It’s become commonplace now at giant events like Super Bowl halftime shows and awards shows to see an artist perform to an audience of a couple hundred beautiful, enthusiastic, coordinated fans-for-hire doing what I call cheer-syncing (or crowd-syncing), a term I propose adding to our RTH Glossary. Sometimes the camera pulls back to show the crowd rushing the stage as they are set free from their holding pen. In the case of The Rolling Stones’ 2006 halftime show the cheer-syncing professionals were actually enclosed in a pen within the band’s stage. Talk about a captive audience.
Everyone is beautiful. Everyone’s got their hand raised to the heavens, like they’re in a Pentecostal church. There can’t be that many Pentecostal churchgoers at televised rock performances, can there?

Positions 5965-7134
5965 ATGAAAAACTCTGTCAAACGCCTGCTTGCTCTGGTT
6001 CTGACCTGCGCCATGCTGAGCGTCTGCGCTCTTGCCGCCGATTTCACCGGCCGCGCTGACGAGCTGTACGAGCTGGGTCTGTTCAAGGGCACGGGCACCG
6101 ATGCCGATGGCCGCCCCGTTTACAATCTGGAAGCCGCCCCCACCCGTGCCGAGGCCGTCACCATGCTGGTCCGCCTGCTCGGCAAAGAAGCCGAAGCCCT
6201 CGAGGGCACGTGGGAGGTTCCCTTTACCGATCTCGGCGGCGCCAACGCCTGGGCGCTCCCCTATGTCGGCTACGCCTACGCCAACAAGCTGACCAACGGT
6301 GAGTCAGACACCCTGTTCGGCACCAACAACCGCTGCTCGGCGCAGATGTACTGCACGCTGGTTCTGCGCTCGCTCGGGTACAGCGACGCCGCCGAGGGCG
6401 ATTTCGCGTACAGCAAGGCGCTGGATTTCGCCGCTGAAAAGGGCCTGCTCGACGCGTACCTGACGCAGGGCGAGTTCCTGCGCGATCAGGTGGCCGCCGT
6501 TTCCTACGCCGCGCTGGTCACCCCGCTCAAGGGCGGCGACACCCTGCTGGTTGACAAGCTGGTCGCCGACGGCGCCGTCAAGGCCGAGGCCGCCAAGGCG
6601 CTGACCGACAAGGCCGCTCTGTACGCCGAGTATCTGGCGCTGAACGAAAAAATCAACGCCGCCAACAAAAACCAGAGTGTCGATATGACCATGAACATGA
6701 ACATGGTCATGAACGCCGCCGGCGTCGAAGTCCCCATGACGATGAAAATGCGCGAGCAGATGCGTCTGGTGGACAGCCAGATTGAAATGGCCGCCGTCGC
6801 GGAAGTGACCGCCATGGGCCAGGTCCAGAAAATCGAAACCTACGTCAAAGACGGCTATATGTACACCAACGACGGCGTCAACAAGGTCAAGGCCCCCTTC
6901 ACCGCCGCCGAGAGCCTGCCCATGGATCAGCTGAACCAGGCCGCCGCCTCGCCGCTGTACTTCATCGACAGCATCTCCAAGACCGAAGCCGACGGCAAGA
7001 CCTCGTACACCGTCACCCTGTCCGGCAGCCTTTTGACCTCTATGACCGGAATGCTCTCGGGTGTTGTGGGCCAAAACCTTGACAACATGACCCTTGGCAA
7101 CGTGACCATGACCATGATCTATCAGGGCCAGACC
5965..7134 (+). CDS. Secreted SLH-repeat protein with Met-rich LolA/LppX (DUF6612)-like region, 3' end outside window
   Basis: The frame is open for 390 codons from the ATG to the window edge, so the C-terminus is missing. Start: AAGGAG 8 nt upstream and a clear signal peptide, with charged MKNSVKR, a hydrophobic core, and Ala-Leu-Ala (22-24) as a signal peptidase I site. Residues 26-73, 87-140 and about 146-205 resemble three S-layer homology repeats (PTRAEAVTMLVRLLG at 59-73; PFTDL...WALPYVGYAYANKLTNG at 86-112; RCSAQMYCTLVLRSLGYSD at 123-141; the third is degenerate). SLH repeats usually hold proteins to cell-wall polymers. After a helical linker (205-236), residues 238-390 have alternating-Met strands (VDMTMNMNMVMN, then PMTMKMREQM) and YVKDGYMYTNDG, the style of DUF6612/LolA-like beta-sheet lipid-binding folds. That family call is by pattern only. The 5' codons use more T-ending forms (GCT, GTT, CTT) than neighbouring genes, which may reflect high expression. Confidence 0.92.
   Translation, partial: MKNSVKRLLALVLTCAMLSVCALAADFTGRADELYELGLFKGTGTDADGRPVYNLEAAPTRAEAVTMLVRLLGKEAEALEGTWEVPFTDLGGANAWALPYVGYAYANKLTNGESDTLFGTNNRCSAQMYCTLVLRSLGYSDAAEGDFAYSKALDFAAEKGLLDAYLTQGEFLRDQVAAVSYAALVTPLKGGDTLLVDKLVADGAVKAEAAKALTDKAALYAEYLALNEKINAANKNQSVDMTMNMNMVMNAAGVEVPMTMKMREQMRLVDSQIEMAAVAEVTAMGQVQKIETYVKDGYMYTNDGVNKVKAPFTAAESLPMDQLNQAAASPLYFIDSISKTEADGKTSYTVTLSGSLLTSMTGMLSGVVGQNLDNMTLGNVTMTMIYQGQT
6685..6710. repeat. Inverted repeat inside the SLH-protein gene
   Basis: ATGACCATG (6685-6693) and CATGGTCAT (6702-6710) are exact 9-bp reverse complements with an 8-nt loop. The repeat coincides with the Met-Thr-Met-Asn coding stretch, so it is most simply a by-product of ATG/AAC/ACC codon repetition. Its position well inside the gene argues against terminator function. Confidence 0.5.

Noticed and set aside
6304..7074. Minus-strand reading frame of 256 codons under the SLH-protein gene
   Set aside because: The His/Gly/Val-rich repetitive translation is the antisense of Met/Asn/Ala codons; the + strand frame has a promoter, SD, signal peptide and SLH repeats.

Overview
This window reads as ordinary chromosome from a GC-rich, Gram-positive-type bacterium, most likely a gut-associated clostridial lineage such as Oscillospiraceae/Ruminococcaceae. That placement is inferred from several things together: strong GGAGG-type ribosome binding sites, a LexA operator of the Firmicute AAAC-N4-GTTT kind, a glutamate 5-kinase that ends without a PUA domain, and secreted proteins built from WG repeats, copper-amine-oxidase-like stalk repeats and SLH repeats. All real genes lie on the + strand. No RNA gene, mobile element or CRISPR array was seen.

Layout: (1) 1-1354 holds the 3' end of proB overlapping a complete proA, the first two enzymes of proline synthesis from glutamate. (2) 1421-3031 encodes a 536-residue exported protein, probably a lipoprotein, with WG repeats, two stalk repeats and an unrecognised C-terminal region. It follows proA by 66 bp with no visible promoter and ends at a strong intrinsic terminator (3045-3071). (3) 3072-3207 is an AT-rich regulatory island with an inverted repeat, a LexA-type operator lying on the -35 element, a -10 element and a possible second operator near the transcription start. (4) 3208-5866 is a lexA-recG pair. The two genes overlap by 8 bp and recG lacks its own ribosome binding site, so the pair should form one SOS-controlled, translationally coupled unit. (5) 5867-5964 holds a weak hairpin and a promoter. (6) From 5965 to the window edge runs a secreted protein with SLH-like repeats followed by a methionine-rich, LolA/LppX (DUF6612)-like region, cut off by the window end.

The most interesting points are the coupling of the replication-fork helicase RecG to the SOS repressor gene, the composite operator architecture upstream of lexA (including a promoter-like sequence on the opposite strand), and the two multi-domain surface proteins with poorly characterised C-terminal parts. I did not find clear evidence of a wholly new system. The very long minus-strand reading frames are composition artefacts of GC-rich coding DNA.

How far back does this practice of hiring an audience to crowd the foot of the stage and essentially pee their pants in unison does this practice go? Was this idea spawned after choreographed rock performances in Jesus Christ Superstar and Tommy? No one really cheers like that do they? How often does an audience actually rally around a performer the way they do on these televised spectacles?
Were those hysterical girls filmed at Beatles’ concerts actually models hired to cheer-sync? The young people seated around the stage during Elvis Presley‘s amazing ’68 Comeback Special performance seem a little too natural, in some cases even tranquilized. Imagine the crowd-syncing that would have been organized had this taken place 20 years in the future?
I don’t recall noting this practice in 1979, but then again I was doing everything in my power to avoid ever watching Journey on The Midnight Special.
Is there a casting call for the cheer-syncing pen? A lottery? How I would love this post to happen across the screen of a beautiful, hand-raising cheer-sync professional for some behind-the-scenes insights!